Side effects

Tramadol side effects

Tramadol oral tablet may cause drowsiness. You should not drive, use heavy machinery, or perform any dangerous activities until you know how this drug affects you. Tramadol may also cause other side effects.

More common side effects

The more common side effects of tramadol can include:

  • dizziness
  • headache
  • drowsiness
  • nausea and vomiting
  • constipation
  • lack of energy
  • sweating
  • dry mouth

If these effects are mild, they may go away within a few days or a couple of weeks. If they’re more severe or don’t go away, talk to your doctor or pharmacist.

Serious side effects

Call your doctor right away if you have serious side effects. Call 911 if your symptoms feel life-threatening or if you think you’re having a medical emergency. Serious side effects and their symptoms can include the following:

  • Serotonin syndrome. Symptoms can include:
    • fast heart rate
    • high blood pressure
    • body temperature that’s higher than normal
    • reflexes that are stronger than normal
    • lack of coordination (control of your movements)
    • nausea and vomiting
    • diarrhea
    • agitation
    • hallucinations (seeing or hearing things that aren’t real)
    • coma
  • Serious breathing problems. Symptoms can include:
    • slowed breathing rate
    • very shallow breathing (little chest movement with breathing)
    • fainting, dizziness, or confusion
  • Physical dependence and withdrawal when stopping the drug. Symptoms can include:
    • feeling irritable, anxious, or restless
    • trouble sleeping
    • increased blood pressure
    • fast breathing rate
    • fast heart rate
    • dilated (large) pupils
    • teary eyes
    • runny nose
    • yawning
    • nausea, vomiting, and a loss of appetite
    • diarrhea and stomach cramps
    • sweating
    • chills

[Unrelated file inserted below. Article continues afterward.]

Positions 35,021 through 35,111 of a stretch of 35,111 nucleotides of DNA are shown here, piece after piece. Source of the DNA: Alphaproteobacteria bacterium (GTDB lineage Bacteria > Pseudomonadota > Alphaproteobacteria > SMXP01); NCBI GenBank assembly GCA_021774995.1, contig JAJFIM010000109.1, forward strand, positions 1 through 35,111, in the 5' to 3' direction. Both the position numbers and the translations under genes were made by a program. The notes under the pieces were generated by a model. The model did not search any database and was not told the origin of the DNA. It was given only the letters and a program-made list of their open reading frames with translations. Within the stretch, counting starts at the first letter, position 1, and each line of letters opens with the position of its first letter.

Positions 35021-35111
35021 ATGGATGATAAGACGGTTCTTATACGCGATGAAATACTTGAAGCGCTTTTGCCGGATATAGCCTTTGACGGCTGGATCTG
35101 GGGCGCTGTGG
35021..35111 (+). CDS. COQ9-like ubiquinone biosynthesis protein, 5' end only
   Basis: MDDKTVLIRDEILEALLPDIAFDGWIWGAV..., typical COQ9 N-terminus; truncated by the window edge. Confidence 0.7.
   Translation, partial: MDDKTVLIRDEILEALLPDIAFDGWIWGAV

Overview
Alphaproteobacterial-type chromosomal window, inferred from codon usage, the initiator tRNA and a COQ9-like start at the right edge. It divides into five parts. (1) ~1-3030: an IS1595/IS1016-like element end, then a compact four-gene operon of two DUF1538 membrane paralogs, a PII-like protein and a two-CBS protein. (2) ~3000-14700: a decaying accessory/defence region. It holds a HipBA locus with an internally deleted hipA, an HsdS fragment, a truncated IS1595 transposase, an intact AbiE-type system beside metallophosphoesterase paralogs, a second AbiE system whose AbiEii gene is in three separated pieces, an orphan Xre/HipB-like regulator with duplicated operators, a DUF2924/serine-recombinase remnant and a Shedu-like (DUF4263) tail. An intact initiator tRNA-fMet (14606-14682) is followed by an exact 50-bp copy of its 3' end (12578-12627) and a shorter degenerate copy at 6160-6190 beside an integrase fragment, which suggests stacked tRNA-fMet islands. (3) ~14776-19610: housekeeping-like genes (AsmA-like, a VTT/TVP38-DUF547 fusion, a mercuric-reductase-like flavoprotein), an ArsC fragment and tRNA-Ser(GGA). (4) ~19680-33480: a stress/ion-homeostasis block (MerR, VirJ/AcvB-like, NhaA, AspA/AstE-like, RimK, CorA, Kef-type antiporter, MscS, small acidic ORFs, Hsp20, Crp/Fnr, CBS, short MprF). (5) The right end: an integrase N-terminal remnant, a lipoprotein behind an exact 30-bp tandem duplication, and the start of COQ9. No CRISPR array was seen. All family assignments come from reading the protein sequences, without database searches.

• muscle aches, back pain, or joint pain
  • Adrenal insufficiency. Symptoms can include:
    • long-lasting tiredness
    • muscle weakness
    • pain in your abdomen
  • Androgen deficiency. Symptoms can include:
    • tiredness
    • trouble sleeping
    • decreased energy
  • Seizures
  • Addiction or misuse of this drug

Disclaimer: Our goal is to provide you with the most relevant and current information. However, because drugs affect each person differently, we cannot guarantee that this information includes all possible side effects. This information is not a substitute for medical advice. Always discuss possible side effects with a healthcare provider who knows your medical history.

Advertisement
Advertisement
Advertisement

Interactions

Tramadol may interact with other medications

Tramadol oral tablet can interact with other medications, vitamins, or herbs you may be taking. An interaction is when a substance changes the way a drug works. This can be harmful or prevent the drug from working well.

To help avoid interactions, your doctor should manage all of your medications carefully. Be sure to tell your doctor about all medications, vitamins, or herbs you’re taking. To find out how this drug might interact with something else you’re taking, talk to your doctor or pharmacist.

Drugs you should not use with tramadol

Do not take these drugs with tramadol. Doing so can cause dangerous effects in the body. Examples of these drugs include:

  • Carbamazepine. Taking this medication with tramadol may make tramadol less effective in relieving your pain. It also decreases the amount of tramadol in your body and increases your risk of seizures.

Interactions that increase your risk of side effects from other drugs

Taking tramadol with certain medications raises your risk of side effects from those drugs. This is because the amount of those drugs in your body may be increased. Examples of these drugs include:

  • Depression drugs, such as sertraline, fluoxetine, paroxetine, citalopram, escitalopram, duloxetine, or venlafaxine
    • You may have increased levels of serotonin (a hormone in your body). This can cause a condition called serotonin syndrome. Symptoms can include feeling agitated or restless, a fast heartbeat, increased body temperature, nausea, or vomiting.
    • If you take one of these drugs with tramadol, your doctor may monitor you more often and adjust your dosage of the drug as needed.